Photo Information

Two humvees from Security Platoon, Combat Logistics Battalion 22, 22nd Marine Expeditionary Unit (Special Operations Capable), rush to take up guarding positions after a simulated strike from an improvised explosive device during a convoy security training course held near Camp Buehring, Kuwait, Sept. 19, 2007. CLB-22 serves as the Logistics Combat Element of the 22nd MEU(SOC), which is conducting sustainment training in Kuwait as part of a scheduled deployment.

Photo by Sgt. Matt Epright

Combat Logistics Battalion 22 conducts convoy security training

19 Sep 2007 | Sgt. Matt Epright

Putting a little more of the combat in Combat Logistics Battalion, Marines and sailors from the Security Platoon for Combat Logistics Battalion 22, 22nd Marine Expeditionary Unit (Special Operations Capable), conducted a convoy security training course recently in order to sharpen their skills in defending logistical movements from attacks and improvised explosive devices on the open roads.

The multi-vehicle platoon split into two teams to roll through the course, which included pre-staged attacks from simulated IEDs, vehicle-borne IEDs and even simulated snipers.

"We want them to make sure they maintain an offensive mindset,"said civilian course instructor Steve Scales. "We want to make sure they're aggressively looking for indicators of IEDs.

While they wanted the Marines to be aggressive in their hunt for IEDs, they also wanted them to be intelligent about that hunt and not search every pile of sand or discarded box.

"Anything could be an IED. A piece of trash could be an IED, but you've got to have more things to confirm that,"said Lance Cpl. Cody Skidmore, a Security Platoon humvee driver and native of Houston, Texas.

The course had the added benefit of role-playing civilians, portraying both innocents and insurgents, hanging out amongst the plywood villages waiting for the Marines to come along.

"They enable the leaders to get out and engage and meet the locals and gather information from the locals, to help defeat the IEDs or the insurgents in the area,"said Scales.

Sgt. Fabian Rosado, a squad leader for the military police section that serves as the core of the security platoon said the role-players made a crucial difference in the training.

"The role-players made it seem real. Like you're out there in Iraq for real,"said Rosado, a Cuban immigrant who gained his U.S. citizenship shortly before he joined the Marines. "I've been there twice, so I know what I expect. But, I've got a lot of Marines, lance corporals and (privates first class) that don't know that, so I think it's pretty good for them."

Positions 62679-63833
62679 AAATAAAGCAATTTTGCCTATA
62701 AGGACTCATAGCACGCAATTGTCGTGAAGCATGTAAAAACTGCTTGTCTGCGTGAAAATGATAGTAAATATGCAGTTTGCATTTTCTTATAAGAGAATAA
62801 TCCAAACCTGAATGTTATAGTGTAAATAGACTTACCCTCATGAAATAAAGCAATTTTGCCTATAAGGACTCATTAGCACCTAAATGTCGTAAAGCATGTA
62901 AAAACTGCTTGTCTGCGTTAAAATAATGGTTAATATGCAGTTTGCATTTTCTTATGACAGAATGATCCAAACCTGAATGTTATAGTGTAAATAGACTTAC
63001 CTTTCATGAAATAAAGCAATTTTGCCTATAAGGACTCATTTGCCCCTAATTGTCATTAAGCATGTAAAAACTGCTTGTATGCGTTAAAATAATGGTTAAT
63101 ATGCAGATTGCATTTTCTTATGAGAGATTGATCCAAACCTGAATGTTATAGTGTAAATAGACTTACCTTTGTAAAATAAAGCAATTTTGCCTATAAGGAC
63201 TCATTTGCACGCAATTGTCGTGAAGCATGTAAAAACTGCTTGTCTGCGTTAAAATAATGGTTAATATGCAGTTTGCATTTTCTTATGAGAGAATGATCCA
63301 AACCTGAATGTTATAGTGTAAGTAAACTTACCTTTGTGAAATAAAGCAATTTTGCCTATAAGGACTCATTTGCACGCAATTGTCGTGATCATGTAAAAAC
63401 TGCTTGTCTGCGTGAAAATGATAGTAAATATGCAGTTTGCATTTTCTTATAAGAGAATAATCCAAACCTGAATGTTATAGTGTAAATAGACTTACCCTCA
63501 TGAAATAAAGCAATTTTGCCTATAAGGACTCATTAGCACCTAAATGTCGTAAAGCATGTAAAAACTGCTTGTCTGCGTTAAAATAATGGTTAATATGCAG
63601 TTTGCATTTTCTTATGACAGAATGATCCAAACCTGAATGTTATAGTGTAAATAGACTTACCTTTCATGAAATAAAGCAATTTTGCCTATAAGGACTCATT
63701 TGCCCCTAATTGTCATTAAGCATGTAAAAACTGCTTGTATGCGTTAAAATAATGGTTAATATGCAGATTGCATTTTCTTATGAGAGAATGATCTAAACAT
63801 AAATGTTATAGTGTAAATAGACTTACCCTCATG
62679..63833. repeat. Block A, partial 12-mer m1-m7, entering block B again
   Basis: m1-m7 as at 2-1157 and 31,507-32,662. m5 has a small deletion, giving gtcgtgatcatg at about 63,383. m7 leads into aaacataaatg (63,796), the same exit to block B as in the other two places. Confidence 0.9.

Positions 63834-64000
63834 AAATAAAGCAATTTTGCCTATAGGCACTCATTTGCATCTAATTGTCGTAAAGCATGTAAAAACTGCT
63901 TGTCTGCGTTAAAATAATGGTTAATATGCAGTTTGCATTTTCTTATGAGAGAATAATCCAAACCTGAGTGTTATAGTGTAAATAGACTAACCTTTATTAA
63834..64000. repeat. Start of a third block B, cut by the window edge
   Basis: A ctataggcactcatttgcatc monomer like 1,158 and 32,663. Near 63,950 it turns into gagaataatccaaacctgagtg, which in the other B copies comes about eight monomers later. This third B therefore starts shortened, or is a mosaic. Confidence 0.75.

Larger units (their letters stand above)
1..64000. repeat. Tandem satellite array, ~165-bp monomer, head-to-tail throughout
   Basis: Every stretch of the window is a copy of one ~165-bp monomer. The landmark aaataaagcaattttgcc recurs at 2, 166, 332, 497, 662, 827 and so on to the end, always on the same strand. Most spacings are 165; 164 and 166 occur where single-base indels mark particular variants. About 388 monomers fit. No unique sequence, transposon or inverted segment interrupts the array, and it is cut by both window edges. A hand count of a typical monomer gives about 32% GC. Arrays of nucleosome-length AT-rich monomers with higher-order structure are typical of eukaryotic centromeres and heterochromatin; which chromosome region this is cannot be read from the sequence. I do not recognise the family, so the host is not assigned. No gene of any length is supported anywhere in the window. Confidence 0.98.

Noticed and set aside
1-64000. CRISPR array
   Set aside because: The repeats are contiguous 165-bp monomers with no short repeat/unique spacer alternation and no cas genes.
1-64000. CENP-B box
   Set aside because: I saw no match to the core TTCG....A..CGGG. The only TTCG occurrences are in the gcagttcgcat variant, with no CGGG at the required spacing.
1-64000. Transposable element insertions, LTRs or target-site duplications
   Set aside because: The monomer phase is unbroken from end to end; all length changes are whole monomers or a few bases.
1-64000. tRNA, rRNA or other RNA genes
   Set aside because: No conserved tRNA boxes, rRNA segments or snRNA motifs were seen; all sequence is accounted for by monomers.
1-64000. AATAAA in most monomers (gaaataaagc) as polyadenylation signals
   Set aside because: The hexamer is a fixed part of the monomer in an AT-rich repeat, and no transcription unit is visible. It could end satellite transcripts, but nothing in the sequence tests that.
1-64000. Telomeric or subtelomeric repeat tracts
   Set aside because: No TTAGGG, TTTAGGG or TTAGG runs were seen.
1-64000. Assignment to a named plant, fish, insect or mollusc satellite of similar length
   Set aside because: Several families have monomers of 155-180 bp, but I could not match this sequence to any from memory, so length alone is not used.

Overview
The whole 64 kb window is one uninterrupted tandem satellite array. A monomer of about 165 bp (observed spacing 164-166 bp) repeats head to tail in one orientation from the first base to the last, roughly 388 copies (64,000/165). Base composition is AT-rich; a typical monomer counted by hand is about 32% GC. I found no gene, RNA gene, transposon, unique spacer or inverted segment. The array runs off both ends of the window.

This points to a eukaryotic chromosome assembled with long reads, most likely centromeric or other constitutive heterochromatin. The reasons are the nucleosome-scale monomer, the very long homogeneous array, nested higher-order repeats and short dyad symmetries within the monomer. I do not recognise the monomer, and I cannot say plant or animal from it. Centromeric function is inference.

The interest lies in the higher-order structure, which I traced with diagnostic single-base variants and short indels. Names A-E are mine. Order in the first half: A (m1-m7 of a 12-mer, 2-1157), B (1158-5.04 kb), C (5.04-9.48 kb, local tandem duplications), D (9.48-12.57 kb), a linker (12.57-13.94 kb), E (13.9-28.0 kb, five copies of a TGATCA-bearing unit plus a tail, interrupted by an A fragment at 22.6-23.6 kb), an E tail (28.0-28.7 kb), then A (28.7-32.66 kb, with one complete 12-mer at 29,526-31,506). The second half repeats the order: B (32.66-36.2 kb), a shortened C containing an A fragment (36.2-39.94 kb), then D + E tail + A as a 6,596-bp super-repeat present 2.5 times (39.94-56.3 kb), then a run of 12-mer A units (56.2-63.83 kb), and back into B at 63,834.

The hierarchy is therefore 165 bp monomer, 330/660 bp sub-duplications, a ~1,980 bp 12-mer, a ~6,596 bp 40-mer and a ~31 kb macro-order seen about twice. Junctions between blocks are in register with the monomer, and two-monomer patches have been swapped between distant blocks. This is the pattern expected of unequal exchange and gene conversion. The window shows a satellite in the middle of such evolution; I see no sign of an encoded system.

Lance Cpl. Christopher Chisholm, who is normally a heavy forklift operator for CLB-22, said he was impressed by the realism.

"Everything that basically is going on in Iraq, they were throwing at us,"said the Griffin Ga. Native. "I've never seen it before, first-hand, so it was kind of eye-opening to me."

Chisholm added that while his duties as a member of the security platoon add a little more work to his regular duties, he doesn't mind because it means he gets to participate in training that he would miss otherwise.

"It's good for me,"he said. "It's a lot more knowledge than other people have."

Rosado added that the best part of the training was that they did it at all.

"We've been concentrating more on the SOC missions,"said Rosado, referring to the standard CLB-supported missions in the 22nd MEU(SOC)'s arsenal, such as humanitarian assistance and mass-casualty medical support, which the MEU was trained and tested on throughout its six-month pre-deployment training cycle. "So, for the last six months, we've done not as much as we needed to."

Even without the consistency of regular training and with some"last-minute" additions, the security platoon came together to work as a team.

"They just added about 20 people to our security platoon,"said Chisholm. "This is the first time we've run through it together. So, I think we did exceptionally well."

Rosado shared the sentiment adding that even toward the end of the course, when some might be expected to be just going through the motions, his Marines were staying alert.

"The last car we searched, we found an IED. I told one of my guys to go to the left. As soon as he went to the left, he spotted a sniper,"said Rosado. "That tells me that he was paying attention instead of just going to the left."

The 22nd Marine Expeditionary Unit (Special Operations Capable) consists of its Ground Combat Element, Battalion Landing Team, 3rd Battalion, 8th Marine Regiment; Aviation Combat Element, Marine Medium Helicopter Squadron 261 (reinforced); Logistics Combat Element, Combat Logistics Battalion 22; and its Command Element. Battery B is currently serving as the artillery arm of the MEU during a scheduled deployment.

To learn more about the 22nd MEU(SOC), visit the unit's Web site,

22nd Marine Expeditionary Unit